Virus.WIn9x.Smash.10262 or Smash is a memory resident parasitic Windows 95/98/ME virus.
Smash uses Win9x specific functions (VxD calls) and is not able to spread under Windows NT. The virus affects .PE and .EXE files by writing to the end of the file. The virus pays no attention to filename extension, and as a result it infects any Windows .PE file - executable files, .DLL libraries, .SCR screen-savers, etc.
The virus has a very dangerous payload routine that is activated on July 14th - the virus overwrites the C:\IO.SYS file with a trojan code and displays a BSoD message:
Virus Warning! Your computer has been infected by a virus. Virus name is 'SMASH', project D version 0x0A. Created and compiled by Domitor. Seems like your bad dream comes true...
The virus then reboots the computer. While rebooting the affected IO.sys file is loaded and executed, trojan code takes control, displays the text "Formatting hard disk..." and then erases data on the first hard drive.
To make detection and disinfection of infected files more difficult, the virus uses a polymorphic engine that hides the virus code by using a mutating decryption loop. The virus also uses a "blocks-mixing" structure (a similar method was used in the DOS virus "Badboy"). The virus code and data are divided into about 60 blocks (installation, infection, payload routines, etc.). When the virus infects the next file, it mixes these blocks in a random order and links them with a special table. As a result, the virus structure is different in each file infected. When the virus code is prepared for writing to a victim file (blocks are mixed, encrypted and "covered" by a polymorphic "envelope"), the virus creates a new section at the end of the file, to which it writes its code and changes necessary fields in the .pe header (including the program's start-up address field in order to gain control at the moment an infected file is executed). The name of the virus section in the file is randomly generated.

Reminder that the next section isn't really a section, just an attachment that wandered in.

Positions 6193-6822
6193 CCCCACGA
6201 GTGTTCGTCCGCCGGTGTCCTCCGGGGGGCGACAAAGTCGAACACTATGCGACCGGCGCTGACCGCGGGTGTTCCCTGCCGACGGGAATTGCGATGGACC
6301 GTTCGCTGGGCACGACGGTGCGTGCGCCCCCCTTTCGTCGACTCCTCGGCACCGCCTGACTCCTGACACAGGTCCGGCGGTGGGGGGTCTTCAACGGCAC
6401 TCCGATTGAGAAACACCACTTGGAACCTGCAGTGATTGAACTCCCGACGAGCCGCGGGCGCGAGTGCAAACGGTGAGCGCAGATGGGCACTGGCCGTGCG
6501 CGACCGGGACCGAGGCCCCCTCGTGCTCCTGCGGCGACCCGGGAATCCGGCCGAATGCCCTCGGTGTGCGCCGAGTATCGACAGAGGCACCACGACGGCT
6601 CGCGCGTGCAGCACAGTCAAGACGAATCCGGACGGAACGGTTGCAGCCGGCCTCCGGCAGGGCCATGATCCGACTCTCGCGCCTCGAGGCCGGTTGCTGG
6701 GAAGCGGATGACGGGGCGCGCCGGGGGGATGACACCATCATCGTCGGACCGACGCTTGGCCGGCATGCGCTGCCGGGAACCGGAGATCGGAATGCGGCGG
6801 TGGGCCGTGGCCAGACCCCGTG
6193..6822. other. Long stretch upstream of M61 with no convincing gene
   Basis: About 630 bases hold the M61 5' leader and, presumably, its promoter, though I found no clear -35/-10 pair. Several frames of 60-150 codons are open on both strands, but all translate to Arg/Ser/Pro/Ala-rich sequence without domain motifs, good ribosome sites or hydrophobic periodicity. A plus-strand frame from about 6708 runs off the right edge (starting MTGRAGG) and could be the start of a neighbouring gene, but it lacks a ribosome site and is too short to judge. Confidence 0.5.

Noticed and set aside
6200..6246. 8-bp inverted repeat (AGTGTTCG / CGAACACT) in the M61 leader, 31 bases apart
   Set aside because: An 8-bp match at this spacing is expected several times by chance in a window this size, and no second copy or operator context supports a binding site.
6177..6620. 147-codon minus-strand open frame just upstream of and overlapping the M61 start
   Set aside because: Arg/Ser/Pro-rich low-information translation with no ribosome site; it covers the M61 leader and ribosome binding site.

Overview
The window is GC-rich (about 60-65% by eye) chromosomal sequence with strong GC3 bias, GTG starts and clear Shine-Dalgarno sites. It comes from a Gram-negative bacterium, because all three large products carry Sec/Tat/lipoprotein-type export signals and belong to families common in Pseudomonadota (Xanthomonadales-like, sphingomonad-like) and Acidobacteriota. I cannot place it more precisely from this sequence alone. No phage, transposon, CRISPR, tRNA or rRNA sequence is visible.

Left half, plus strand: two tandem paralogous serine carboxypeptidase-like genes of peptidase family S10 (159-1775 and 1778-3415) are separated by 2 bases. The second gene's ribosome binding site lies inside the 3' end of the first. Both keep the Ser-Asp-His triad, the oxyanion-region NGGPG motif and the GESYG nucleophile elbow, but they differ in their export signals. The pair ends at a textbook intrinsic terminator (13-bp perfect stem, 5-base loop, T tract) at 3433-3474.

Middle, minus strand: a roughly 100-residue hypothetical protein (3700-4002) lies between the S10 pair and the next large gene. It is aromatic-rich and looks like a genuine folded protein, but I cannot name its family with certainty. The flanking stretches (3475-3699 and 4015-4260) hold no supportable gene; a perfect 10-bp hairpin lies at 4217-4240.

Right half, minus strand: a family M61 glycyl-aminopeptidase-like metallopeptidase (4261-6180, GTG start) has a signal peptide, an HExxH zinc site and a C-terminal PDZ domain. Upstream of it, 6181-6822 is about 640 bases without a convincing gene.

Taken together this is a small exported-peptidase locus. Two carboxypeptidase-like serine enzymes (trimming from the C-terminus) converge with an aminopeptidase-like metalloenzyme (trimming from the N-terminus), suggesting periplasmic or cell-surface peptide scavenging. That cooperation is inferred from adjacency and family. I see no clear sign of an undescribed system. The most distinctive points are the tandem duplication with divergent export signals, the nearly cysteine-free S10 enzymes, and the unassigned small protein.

Memory residence and stealth functionsEdit
The virus installs itself into the Windows memory and stays resident until the Windows session ends. To do this, the virus uses a programming trick to switch its process from application to kernel mode (Ring3 -> Ring0). Then it allocates a block of kernel memory, hooks into the file search, accesses Windows kernel functions (IFS API) and stays in Windows memory as a VxD driver. When disk files are being searched or opened, the virus' hooker takes control and runs its infection and stealth routines. The stealth routine makes it very difficult to detect a virus when it is active.